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How not to screw up an ERP implementation

Is there a magic formula?

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Workshop OK, so perhaps we were a bit ambitious with the title of this article. With so many variables and dependencies involved in an ERP implementation, it would be somewhat naive to claim there is a sure-fire formula for success. Nevertheless, feedback from Register readers in our current workshop and the general experience of those in Freeform Dynamics that have witnessed many ERP projects over the years suggest the existence of some things you can do that will stack the odds in your favour.

First, let's deal with the basics. As previously discussed, it's obviously necessary to define your requirements appropriately and select a package that fits. Indeed, one of the most prominent recommendations coming back from Reg readers is to minimise the amount of development work associated with customisations and extensions. You can only do this if you start out with a reasonable match between the software and your requirements. And of course when modifications to standard functionality are necessary it helps if the software you have chosen is based on an open platform that is easy to work with from a development and integration perspective.

Beyond the software and its fit with requirements, we have also looked at the importance of enlisting an appropriately skilled and experienced implementation partner to help with the project, and the dangers that arise if inadequate attention is paid to selecting a good match. Mistakes in this area can be costly, as can engaging consulting firms on unfavourable or inappropriate commercial terms.

So, it's easy then. All you need to do is define your requirements properly, select the right software, engage the right implementation partner, and you are home and dry – right? If only it were that easy.

Some of the guys in Freeform Dynamics have had the dubious honour of having to referee between parties when ERP implementation projects have gone off the rails or, worse still, figure out how best to clean up the mess when a project has seriously crashed and burned. When you have been through this enough times, you realise that in many (arguably most) cases, the behaviour of the customer is at least as responsible for the issues as software problems or consulting firm shortcomings.

At the most fundamental level, it's amazing how many organisations try to pass responsibility for success to an external party such as the consulting firm. The mentality is that they are paying the firm a significant sum of money to provide skills and expertise, so it's down to them to make the software work according to the requirements that have been written down. While troubleshooting failed projects, this is one of the first things to look for – organisations that have 'been implemented', ie had the implementation 'done to them'.

When you dig deeper, you typically find that the customer has relied too much on the implementation partner to make key decisions, rather than accepting that it's their business, not the consulting firm's. While the latter will be walking away at the end of the project, the customer will be living with the results of those decisions for a long time to come.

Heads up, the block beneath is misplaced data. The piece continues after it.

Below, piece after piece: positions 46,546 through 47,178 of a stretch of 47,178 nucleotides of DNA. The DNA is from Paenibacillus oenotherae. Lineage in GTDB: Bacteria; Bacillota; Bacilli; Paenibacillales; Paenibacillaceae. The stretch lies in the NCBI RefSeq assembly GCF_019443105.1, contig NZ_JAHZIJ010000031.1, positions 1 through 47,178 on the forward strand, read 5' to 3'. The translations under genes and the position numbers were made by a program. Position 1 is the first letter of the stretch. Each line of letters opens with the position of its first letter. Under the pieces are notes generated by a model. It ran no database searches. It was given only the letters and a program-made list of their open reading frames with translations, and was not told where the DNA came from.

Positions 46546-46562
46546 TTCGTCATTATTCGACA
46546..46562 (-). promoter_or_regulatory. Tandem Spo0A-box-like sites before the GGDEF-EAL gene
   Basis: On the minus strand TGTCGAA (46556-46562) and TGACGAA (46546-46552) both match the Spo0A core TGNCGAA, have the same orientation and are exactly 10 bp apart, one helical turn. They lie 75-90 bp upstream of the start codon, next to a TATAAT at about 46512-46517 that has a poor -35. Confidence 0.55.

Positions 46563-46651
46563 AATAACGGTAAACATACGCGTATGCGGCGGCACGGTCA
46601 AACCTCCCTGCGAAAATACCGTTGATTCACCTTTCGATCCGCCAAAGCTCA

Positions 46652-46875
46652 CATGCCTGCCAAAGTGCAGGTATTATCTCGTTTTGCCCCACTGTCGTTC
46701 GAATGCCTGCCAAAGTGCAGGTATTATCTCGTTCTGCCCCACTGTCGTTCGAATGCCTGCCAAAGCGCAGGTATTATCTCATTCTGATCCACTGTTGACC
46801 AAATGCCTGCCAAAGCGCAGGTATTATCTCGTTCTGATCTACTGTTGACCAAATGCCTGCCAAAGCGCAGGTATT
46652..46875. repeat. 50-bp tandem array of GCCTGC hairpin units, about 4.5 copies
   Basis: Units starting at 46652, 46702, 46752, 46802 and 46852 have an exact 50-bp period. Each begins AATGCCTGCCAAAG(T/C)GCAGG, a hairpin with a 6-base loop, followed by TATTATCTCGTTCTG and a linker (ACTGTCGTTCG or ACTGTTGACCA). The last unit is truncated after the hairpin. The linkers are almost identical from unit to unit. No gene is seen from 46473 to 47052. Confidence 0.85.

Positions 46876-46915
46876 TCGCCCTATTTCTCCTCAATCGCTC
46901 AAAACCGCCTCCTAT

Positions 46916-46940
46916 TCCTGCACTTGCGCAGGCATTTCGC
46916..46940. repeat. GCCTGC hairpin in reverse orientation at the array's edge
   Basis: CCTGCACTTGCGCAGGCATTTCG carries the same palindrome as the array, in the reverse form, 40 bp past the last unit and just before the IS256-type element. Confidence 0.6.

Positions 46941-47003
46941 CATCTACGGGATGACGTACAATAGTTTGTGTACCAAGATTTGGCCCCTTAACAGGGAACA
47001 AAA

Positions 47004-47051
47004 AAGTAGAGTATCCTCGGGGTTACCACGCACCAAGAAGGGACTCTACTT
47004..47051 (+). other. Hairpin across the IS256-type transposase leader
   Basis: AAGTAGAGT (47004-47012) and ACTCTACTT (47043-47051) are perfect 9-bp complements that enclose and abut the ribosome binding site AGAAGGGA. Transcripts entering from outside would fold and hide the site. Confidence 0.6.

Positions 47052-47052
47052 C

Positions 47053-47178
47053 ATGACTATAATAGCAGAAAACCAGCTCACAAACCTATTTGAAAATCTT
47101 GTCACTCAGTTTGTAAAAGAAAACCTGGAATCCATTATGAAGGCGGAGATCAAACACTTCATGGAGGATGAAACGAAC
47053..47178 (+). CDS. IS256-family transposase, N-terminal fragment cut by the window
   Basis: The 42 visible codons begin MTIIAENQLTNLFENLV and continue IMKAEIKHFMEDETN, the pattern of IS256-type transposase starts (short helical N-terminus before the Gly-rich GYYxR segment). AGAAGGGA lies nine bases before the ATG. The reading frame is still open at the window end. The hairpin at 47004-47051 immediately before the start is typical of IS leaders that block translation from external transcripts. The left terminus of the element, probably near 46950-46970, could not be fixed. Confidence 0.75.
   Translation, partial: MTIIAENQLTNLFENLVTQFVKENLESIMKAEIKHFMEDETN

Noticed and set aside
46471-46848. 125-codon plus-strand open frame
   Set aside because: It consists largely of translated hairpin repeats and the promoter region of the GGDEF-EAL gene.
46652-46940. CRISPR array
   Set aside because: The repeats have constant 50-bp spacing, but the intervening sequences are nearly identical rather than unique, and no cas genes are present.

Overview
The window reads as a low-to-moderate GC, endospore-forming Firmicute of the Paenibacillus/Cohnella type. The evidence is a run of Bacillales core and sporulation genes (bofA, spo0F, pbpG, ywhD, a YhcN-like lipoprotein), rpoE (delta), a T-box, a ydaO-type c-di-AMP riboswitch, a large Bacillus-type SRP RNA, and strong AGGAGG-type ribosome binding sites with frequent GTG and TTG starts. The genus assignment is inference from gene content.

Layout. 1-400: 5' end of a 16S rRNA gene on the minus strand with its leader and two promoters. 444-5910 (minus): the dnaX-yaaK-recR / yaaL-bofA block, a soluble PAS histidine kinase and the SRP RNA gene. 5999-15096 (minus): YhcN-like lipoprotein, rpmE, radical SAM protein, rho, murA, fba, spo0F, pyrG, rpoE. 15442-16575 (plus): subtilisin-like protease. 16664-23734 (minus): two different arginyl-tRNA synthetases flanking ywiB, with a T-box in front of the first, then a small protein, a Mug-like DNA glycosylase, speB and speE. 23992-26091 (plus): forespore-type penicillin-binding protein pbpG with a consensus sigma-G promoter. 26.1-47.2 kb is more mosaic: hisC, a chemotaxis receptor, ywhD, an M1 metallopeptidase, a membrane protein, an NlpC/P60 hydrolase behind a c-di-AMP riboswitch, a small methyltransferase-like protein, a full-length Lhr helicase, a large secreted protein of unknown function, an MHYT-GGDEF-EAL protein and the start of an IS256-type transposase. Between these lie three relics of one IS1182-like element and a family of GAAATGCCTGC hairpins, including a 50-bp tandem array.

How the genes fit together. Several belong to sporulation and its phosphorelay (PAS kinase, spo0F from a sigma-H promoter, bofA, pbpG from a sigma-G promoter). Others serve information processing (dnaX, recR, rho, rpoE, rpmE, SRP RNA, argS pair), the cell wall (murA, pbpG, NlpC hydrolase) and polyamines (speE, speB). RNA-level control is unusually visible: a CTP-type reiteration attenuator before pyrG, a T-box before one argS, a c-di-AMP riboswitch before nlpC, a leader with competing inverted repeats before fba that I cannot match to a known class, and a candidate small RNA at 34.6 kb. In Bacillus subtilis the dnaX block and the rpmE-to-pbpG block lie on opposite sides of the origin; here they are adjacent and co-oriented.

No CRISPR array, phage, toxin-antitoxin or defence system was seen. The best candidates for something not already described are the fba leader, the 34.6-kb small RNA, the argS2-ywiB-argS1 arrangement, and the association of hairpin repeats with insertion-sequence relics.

A similar problem arises when the customer doesn't acknowledge the criticality of making key people from the business available to provide input, guidance and deal with decision making on the project. And even if they are aware of what they should be doing, they fail to make the necessary arrangements with regard to cover so the relevant people can be freed up to contribute to the project when required.

Either way, the result is the same – decisions with far-reaching impact that you should be making yourself are delegated to an external party, and when a proportion of these are deemed to have created an undesirable outcome down the line, conflict arises, and additional cost, delay and risk is created.

We won't go into the details of what happens when the IT department is forced into the driving role, but suffice it to say that this is generally an unhealthy situation too.

The golden rule for business executives funding an ERP implementation is to accept that the project is theirs. It doesn't belong to a consulting firm or the IT department - it belongs to the business, and therefore needs to be run as a business project. In practice, this translates into accepting responsibility for success or failure internally. After all, you can write as many penalty clauses into a consulting contract as you like, but if the whole thing screws up and your organisation has been crippled, you still have a broken business.

In practical terms, this responsibility is enacted through measures that prevent the kind of issues we have highlighted above. Make sure that there is buy-in across the business to what is going on, and that corresponding commitments are made to release key people from their day jobs to work in the project. Then ensure you have a good strong business-oriented project manager overseeing the whole process from the organisation's perspective. This will preferably be a person on the payroll, but if you have to bring someone in from the outside, do it independently of the primary implementation partner (who will undoubtedly allocate their own project manager) and make sure they report into the organisation's senior management (not the consulting firm), with the right level of mandate and support to make things happen. And bang heads together when they don't.

So what do you think? Do you agree with the risks and recommendations we have discussed? Or do you have a different view? Either way, let us have your feedback in the comment area below. ®

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